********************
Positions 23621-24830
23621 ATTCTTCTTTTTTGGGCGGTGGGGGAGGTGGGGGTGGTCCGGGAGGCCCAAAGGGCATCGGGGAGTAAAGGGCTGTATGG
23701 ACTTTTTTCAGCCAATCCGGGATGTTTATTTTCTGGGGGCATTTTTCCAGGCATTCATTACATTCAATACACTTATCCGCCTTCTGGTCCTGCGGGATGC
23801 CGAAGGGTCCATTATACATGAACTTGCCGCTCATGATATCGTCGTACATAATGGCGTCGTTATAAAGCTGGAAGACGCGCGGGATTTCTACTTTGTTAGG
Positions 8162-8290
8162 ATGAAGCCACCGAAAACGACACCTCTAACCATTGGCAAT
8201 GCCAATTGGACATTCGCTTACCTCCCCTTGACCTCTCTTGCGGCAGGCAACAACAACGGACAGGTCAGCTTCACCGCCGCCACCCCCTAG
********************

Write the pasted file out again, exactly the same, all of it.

Positions 23621-24830
23621 ATTCTTCTTTTTTGGGCGGTGGGGGAGGTGGGGGTGGTCCGGGAGGCCCAAAGGGCATCGGGGAGTAAAGGGCTGTATGG
23701 ACTTTTTTCAGCCAATCCGGGATGTTTATTTTCTGGGGGCATTTTTCCAGGCATTCATTACATTCAATACACTTATCCGCCTTCTGGTCCTGCGGGATGC
23801 CGAAGGGTCCATTATACATGAACTTGCCGCTCATGATATCGTCGTACATAATGGCGTCGTTATAAAGCTGGAAGACGCGCGGGATTTCTACTTTGTTAGG
Positions 8162-8290
8162 ATGAAGCCACCGAAAACGACACCTCTAACCATTGGCAAT
8201 GCCAATTGGACATTCGCTTACCTCCCCTTGACCTCTCTTGCGGCAGGCAACAACAACGGACAGGTCAGCTTCACCGCCGCCACCCCCTAG